Cyprus announced late on Monday that it had requested assistance from its eurozone partners, becoming the fifth out the 17 countries that share the euro to seek a rescue.
“The government of the Republic of Cyprus has today informed the appropriate European authorities of its decision to submit to euro area member states a request for financial assistance,” read a statement released by the Cyprus government.
The statement did not specify a figure for the requested aid although local media speculated it would be in the region of five billion euros ($6.4 billion).
Neither did it state whether it was seeking a government bailout or funds to recapitalise its banks, but the statement said the request for help was a consequence of a Greek debt write-down that hurt its financial institutions.
The Cyprus government has always insisted the only financial help they need was to help the relatively large banking system recapitalise against a worsening of the euro crisis.
A European Union diplomat said last week that Cyprus would first ask Russia for a loan of up to 5.0 billion euros, having already secured a 2.5-billion-euro low-interest loan from Moscow to cover its refinancing needs for this year.
Cyprus thereby follows Greece, Ireland, Portugal and Spain in formally asking for help from the eurozone.
The Cypriot government said that a write-down of Greek bonds which hit its banks hard pushed it to seek help.
“The purpose of the required assistance is to contain the risks to the Cypriot economy, notably those arising from the negative spillover effects on its financial sector, due to its large exposure to the Greek economy,” the statement added.
Cyprus could also seek a foreign loan from either Russia or China to cover its debt refinancing needs for 2013.
The Cypriot request was confirmed just hours after Spain formally requested a banking rescue. Both requests were looking to the European Financial Stability Facility and/or the European Stability Mechanism for help.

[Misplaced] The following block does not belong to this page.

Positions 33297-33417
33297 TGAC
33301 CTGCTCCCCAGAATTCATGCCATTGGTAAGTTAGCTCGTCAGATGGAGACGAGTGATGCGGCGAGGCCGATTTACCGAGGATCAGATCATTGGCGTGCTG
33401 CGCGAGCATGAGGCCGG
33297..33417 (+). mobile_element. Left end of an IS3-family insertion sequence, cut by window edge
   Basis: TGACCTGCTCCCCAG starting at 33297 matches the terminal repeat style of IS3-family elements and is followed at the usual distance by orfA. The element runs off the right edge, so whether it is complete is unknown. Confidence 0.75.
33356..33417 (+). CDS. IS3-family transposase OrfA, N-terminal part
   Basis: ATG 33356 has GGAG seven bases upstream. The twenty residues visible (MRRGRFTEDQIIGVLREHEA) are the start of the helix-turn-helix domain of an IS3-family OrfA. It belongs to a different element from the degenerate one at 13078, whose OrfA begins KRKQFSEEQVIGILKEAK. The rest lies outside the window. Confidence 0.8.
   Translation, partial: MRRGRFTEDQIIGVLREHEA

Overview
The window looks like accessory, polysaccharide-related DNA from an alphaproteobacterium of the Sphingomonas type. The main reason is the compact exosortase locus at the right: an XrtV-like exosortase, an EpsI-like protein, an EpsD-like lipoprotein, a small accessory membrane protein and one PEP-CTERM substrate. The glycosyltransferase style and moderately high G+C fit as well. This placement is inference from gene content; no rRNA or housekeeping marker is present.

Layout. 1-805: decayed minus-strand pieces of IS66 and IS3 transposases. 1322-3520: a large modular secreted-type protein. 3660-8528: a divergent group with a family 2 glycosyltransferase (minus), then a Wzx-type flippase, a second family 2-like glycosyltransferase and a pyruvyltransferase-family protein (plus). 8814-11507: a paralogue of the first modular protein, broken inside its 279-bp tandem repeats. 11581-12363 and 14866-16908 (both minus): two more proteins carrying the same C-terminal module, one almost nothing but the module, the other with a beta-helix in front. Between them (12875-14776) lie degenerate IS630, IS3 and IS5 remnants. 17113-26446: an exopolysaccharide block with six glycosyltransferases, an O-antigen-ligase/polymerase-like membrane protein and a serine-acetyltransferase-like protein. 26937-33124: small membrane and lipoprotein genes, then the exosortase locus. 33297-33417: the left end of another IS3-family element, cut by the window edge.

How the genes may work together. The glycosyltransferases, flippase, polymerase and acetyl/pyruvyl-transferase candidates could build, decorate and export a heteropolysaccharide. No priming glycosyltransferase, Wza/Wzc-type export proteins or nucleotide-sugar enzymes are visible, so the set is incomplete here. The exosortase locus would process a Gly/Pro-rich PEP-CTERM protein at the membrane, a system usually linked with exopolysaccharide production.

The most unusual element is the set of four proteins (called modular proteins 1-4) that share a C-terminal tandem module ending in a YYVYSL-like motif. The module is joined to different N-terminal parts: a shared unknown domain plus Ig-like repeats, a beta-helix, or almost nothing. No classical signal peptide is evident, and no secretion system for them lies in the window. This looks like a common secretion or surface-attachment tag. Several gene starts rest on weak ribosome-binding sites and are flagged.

No figures were made public by Madrid either, but eurozone governments had already agreed to place at Spain’s disposal up to 100 billion euros ($125 billion) in loans.
The news comes as Cyprus readies to take on the European Union’s six-month rotating presidency on July 1.
Fitch Ratings had earlier in the day downgraded Cyprus’s sovereign ratings, with the rescue request having been widely anticipated for weeks.
Fitch said the downgrade was “principally due to Greek corporate and households exposures of the largest three banks — Bank of Cyprus, Cyprus Popular Bank and Hellenic Bank.”
The credit rating agency said the Cypriot banks will require capital injections of potentially up to 4.0 billion euros ($5.0 billion) — 24 percent of the island’s gross domestic product — in addition to the 1.8 billion euros already earmarked for Cyprus Popular Bank.
Greece has been forced to seek bailouts twice from the EU and the International Monetary Fund, first for 110 billion euros in 2010 and then for 130 billion euros earlier this year. It has also had a 107-billion-euro private debt write-off.
Portugal agreed to reforms and austerity measures in May 2011 in exchange for a 78-billion-euro package.
Ireland was forced to ask the IMF and EU for an 85-billion-euro bailout in November 2010.
Cyprus President Demetris Christofias has called for an emergency meeting of party leaders on Tuesday to discuss the state of the recession-hit local economy.
He had been reluctant to seek an EU bailout fearing the consequences would be harsher austerity measures imposed by Brussels.
Cyprus is very protective of its low corporate tax rate of 10 percent which helps to attract much needed foreign investment.
Neither the government nor its commercial banks have been able to borrow from international money markets since June last year due to the island’s debt being reduced to junk status by two of three international credit agencies.
Monday’s downgrade by Fitch only compounded an already precarious situation.